How do I set up a Kubernetes dashboard on an Amazon EKS cluster?

Last updated: 2019-07-17

How do I set up a Kubernetes dashboard on an Amazon Elastic Kubernetes Service (Amazon EKS) cluster?

Short Description

Heapster, the deprecated metrics provider, is required for setting up a Kubernetes dashboard. Because Heapster is deprecated, the read-only port (10255) of the kubelet in the Amazon EKS-Optimized AMI (starting with version 1.10.11) is disabled. This disabled port generates an error in the Heapster logs that says "dial tcp x.x.x.x:10255:getsockopt: connection refused." This error means that you can't see CPU and memory metrics when you access the Kubernetes dashboard.

Resolution

Set up your environment

Note: If necessary, connect to your Amazon Elastic Compute Cloud (Amazon EC2) instance using SSH. The syntax in the code examples below applies to Linux servers.

1.    Install kubectl and aws-iam-authenticator.

2.    To configure your kubeconfig file to point to the Amazon EKS control plane, run the following command:

$ aws eks update-kubeconfig --name EKS_ClusterName

Note: Replace EKS_ClusterName with your EKS cluster name. For additional information on configuring your kubeconfig file, see update-kubeconfig.

3.    To verify that worker nodes are running in your environment, run the following command:

$ kubectl get nodes

4.    To verify that the Kubernetes service is running in your environment, run the following command:

$ kubectl get svc

Create a Kubernetes dashboard

1.    To create a Kubernetes dashboard, run the following command:

$ kubectl apply -f https://raw.githubusercontent.com/kubernetes/dashboard/v1.10.1/src/deploy/recommended/kubernetes-dashboard.yaml

2.    To make metrics and graphs available on your dashboard with Heapster, run the following command:

$ kubectl apply -f https://raw.githubusercontent.com/kubernetes/heapster/master/deploy/kube-config/influxdb/heapster.yaml

Important: To get Heapster to collect CPU and memory metrics that will appear on the Kubernetes dashboard, you can use the amazon-eks-nodegroup template for AWS CloudFormation to provision your EKS worker nodes. To avoid the error from the Short Description section, enable the read-only port (10255) on your Amazon EKS-Optimized AMI in your AWS CloudFormation template. Also, set the BootstrapArguments parameter to --kubelet-extra-args '--read-only-port=10255' when you create your EKS worker nodes.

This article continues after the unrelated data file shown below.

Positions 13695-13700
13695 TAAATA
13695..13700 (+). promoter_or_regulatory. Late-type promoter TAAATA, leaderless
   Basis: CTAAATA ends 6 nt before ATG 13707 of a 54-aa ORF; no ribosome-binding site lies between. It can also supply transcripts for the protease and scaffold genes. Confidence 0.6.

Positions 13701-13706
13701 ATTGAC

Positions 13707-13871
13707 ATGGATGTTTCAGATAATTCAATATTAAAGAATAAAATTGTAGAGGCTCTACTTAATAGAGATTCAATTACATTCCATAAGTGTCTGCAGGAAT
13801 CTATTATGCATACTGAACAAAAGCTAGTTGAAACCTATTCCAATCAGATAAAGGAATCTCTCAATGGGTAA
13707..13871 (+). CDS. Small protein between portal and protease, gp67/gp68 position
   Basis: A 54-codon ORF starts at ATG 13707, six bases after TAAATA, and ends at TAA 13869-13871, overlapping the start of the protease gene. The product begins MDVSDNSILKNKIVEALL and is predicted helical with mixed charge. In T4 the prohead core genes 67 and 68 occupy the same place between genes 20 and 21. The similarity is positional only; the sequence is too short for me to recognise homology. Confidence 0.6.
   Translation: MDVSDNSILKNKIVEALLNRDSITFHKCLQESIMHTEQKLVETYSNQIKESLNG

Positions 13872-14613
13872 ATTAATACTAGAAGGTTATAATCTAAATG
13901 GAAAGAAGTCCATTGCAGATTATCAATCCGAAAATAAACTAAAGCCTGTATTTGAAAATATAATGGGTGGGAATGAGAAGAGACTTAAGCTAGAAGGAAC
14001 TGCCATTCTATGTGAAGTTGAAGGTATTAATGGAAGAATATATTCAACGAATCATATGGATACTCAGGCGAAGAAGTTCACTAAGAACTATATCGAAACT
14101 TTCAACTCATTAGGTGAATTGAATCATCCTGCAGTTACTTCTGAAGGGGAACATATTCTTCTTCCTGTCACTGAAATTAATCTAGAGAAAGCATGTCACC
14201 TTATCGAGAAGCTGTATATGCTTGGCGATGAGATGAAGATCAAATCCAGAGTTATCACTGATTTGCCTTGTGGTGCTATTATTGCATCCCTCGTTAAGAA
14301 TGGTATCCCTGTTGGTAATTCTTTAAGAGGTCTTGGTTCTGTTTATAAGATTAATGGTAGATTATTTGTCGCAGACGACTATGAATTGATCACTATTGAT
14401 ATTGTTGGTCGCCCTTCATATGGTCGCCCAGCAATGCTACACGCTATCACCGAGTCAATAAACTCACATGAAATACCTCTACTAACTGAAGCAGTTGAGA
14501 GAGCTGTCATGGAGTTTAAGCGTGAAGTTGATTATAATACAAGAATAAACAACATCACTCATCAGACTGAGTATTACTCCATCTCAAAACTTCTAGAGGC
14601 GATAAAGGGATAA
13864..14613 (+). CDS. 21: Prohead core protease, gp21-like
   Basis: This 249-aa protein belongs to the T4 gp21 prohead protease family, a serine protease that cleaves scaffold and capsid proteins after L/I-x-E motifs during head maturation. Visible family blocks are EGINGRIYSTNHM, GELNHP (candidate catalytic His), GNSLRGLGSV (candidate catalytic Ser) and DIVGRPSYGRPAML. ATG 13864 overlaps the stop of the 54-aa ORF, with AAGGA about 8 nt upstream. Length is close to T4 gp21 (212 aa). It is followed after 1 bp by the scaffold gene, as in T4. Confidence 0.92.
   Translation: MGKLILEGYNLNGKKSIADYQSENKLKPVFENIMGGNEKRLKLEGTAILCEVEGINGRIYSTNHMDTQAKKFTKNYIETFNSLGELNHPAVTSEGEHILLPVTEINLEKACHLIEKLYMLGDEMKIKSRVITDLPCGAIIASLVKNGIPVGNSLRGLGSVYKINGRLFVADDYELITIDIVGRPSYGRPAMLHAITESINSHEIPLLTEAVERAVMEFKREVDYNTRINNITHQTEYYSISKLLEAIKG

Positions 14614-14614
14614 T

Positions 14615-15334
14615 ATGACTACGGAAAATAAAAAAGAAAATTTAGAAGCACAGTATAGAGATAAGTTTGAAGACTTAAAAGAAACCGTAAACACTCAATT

3.    To create a deployment and service, run the following command:

$ kubectl apply -f https://raw.githubusercontent.com/kubernetes/heapster/master/deploy/kube-config/influxdb/influxdb.yaml

4.    To create a cluster role binding for the dashboard, run the following command:

$ kubectl apply -f https://raw.githubusercontent.com/kubernetes/heapster/master/deploy/kube-config/rbac/heapster-rbac.yaml

5.    To create a new service account with cluster admin privileges, run the following command:

cat > eks-admin-service-account.yaml << EOF
apiVersion: v1
kind: ServiceAccount
metadata:
  name: eks-admin
  namespace: kube-system
---
apiVersion: rbac.authorization.k8s.io/v1beta1
kind: ClusterRoleBinding
metadata:
  name: eks-admin
roleRef:
  apiGroup: rbac.authorization.k8s.io
  kind: ClusterRole
  name: cluster-admin
subjects:
- kind: ServiceAccount
  name: eks-admin
  namespace: kube-system
EOF

6.    To verify that a manifest file was created in the previous step, run the following command:

$ cat eks-admin-service-account.yaml

7.    To bind eks-admin to the cluster role binding, run the following command:

$ kubectl apply -f eks-admin-service-account.yaml

8.    To forward all requests from your Amazon EC2 instance localhost port to the Kubernetes dashboard port, run the following command:

$ kubectl port-forward svc/kubernetes-dashboard -n kube-system 6443:443

9.    To access the port from your local machine with an SSH tunnel, run the following command:

ssh -i EC2KeyPair.pem ec2-user@IP -L 6443:127.0.0.1:6443

Note: Replace EC2KeyPair.pem with your key pair.

Access the Kubernetes dashboard in a browser

1.    To access your Kubernetes dashboard in a browser, enter https://127.0.0.1:6443.

The Kubernetes dashboard loads in the browser and prompts you for input.

2.    To get a bearer token for authentication, return to the command line, and run the following command:

$ kubectl -n kube-system describe secret $(kubectl -n kube-system get secret | grep eks-admin | awk '{print $1}')

3.    Copy the token from the command line output.

4.    In your browser, in the Kubernetes Dashboard pop-up window, choose Token.

5.    Paste the token from the output into the Enter token box, and then choose SIGN-IN.

You now have access to the Kubernetes dashboard in your browser.


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